Working Through Relationship Stages

All romantic relationships go through predictable cycles. If you understand what they are, you can more easily let go of the ones that aren’t in your best interest. You can work through those that you want to hold on to. So, let’s take a look at these relationship stages.

Question Mark

The question is, “What is this?” Is this friendly? Is it romantic? Do I sense a spark? Do you feel one too? What’s happening here? What do I want to happen here?

It’s a good idea to get clear on what you want as well as where the other person is. If you are fantasizing that someone likes you and she doesn’t, you’re setting yourself up for disappointment. When you have sex when what you want is affection, you’re probably going to be unhappy. If you’re just bored, but go along with a flirtation for the fun of it, you’re setting someone else up for disappointment. When you are clear on what’s what, you’re off to a good start.

Coming Together

When two people have a meeting of the minds, and they both want to be together, you’re at this stage. There are many modern relationships that aren’t relationships. They are friends with benefits or just random hook ups. There is nothing wrong with this as long as both sides agree. If you go along with something that you don’t want, you will be disappointed. If you imagine that it’s something that it’s not, you will be disappointed. They say love is blind because many times, we are the source of our own disillusion. Keep your eyes open and choose. You will avoid a lot of heartache this way. If you don’t have a clear “yes, I want to be with you under these circumstances,” you could be fooling yourself.

Honeymoon Stage

At this stage, both parties tend to be blissfully happy. They put each other first, are on their best behavior, and hide their flaws. This is easy because they feel love and want to be lovable. Lots of people love this giddy, swept away feeling. When it ends, as it will, they can feel that they aren’t in love anymore and will move on. If you get beyond this stage, mature love has a chance to blossom.


Reality happens for three reasons. The first is ¬†boredom. Even the best things get old after a while because we all need novelty. The second reason is that the day to day realities that have been put on the back burner can’t be ignored anymore. We have to work, sleep, spend time with our friends and family, or get back to our hobbies. The third reason is that we just relax. We might not make the effort to hide who we are anymore. Our annoying habits come to the forefront. We are more truthful. We are less guarded.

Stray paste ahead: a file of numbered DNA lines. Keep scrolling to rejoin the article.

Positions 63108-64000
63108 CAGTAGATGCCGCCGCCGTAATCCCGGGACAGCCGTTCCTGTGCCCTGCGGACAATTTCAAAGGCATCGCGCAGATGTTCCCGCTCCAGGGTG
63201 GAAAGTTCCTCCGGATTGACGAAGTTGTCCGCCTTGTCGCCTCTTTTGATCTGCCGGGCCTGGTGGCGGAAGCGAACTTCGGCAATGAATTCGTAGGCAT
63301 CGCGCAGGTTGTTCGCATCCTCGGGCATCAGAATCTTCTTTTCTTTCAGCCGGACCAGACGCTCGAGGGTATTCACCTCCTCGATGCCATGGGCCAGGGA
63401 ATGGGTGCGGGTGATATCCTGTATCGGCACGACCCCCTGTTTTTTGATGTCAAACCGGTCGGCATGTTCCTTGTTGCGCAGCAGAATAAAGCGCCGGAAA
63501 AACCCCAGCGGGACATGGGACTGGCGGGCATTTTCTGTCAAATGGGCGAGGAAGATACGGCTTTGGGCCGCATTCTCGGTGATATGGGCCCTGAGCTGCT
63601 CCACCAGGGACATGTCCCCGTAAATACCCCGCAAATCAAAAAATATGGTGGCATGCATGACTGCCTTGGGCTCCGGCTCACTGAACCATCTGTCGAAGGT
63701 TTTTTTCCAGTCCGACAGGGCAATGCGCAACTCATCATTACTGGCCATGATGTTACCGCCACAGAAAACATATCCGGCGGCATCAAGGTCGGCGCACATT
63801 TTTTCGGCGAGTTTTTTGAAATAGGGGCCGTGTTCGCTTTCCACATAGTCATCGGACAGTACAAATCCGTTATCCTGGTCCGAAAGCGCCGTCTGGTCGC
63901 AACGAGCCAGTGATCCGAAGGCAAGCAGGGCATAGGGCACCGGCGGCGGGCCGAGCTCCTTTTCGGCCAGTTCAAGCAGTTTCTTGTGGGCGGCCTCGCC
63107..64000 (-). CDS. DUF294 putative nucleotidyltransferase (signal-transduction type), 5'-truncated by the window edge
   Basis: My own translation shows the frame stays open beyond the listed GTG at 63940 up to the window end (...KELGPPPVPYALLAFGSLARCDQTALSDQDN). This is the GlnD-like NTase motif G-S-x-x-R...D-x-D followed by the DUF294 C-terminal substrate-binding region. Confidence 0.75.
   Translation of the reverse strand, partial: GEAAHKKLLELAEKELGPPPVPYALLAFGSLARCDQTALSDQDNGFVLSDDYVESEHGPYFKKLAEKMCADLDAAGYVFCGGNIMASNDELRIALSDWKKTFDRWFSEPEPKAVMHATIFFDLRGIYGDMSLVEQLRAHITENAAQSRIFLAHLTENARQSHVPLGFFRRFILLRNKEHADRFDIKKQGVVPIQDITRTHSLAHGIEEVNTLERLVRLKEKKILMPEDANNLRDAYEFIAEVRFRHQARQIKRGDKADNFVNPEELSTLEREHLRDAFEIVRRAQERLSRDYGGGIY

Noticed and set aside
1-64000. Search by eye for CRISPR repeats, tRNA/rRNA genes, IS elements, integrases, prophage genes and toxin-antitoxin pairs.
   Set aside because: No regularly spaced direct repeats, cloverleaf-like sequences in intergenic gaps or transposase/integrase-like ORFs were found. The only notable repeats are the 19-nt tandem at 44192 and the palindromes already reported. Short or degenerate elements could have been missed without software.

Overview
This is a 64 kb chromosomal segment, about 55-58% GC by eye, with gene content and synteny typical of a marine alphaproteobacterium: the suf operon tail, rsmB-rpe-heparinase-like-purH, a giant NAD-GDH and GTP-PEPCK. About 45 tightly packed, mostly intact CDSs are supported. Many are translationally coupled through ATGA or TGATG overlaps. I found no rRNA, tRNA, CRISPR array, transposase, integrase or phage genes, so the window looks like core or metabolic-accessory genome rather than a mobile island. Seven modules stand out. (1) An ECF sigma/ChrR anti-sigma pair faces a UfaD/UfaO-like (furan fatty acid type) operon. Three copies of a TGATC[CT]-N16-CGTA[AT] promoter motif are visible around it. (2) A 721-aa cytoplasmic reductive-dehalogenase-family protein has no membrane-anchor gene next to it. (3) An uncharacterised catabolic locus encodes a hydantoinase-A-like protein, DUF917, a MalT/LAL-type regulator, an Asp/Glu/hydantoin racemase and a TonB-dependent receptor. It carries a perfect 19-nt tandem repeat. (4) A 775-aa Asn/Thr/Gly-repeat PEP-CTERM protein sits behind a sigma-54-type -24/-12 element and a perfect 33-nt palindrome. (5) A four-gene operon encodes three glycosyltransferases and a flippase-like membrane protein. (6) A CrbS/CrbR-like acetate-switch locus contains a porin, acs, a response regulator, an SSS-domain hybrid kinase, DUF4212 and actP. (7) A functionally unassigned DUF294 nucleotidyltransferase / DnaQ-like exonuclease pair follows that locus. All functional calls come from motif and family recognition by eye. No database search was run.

All this is normal. This is where you start to get to know each other as real people. Maybe your partner isn’t who you thought she was. It could be that your lifestyles or values really aren’t that compatible. Or perhaps you discover that your big picture goals don’t lead to the same place.¬†A relationship has to be able to live in the ordinary world outside of the honeymoon bubble. If it doesn’t have the strength, dedication, or compatibility it won’t make it.

And this is okay. Most of us date lots of people before we find “the one.” Not everyone is going to be a match. Breaking up is part of dating. It’s better to break it off with someone who is not right for you than to settle.


As a relationship matures and becomes more predictable, they travel different paths. How the relationship has been lived so far determines the path. These are: maintenance, stagnation, or termination. The maintenance path is about doing things to nurture the relationship like date night, couple’s retreats, maintaining family traditions, and day to day intimate contact. (This doesn’t mean sex necessarily, but any connected activity like eating together, snuggling, or eye contact while talking).

Stagnation is about going through the motions. It could be out of convenience, finances, being happy with what is comfortable, or even necessity. There is no joy here, but it’s not particularly hard either. Some view this as a sell-out or failure. Others accept it as a phase of a long term relationship. It’s true that all long lasting relationships have periods where things aren’t vibrant and alive. However, if left long enough without an injection of new energy, relationships will become stagnant.

Termination is where relationships end. This tends to happen when one or both partners has been in a state of emotional withdrawal for too long. There is nothing left to give to the other person. This can happen when there is unresolved conflict, hurt feelings that haven’t been repaired, or the realization that the partners can’t be their highest and best selves if they remain together. Termination doesn’t have to be “failure.” Sometimes it is the best thing.

Life moves in cycles. We’re always moving from a place of order to chaos and back again. That’s the way of the universe. It happens in relationships too. If you want your relationship to be happy, connected, and intact, work with that energy to keep it growing. You can’t hold back the chaos, so use it to take you to a higher place. You can’t hold on to happiness either. Life ebbs and flows. Know that your relationship will need infusions of love, time and care to get over the lulls. And if it’s time to end it, let go gracefully.

A living, growing relationship will always move from reality (as you discover new things about each other and go through new phases in life like child rearing and retiring) to choice and back again. Go with the flow. Be there as your highest and best self and you’ll get through okay whether you stay in the relationship or not.

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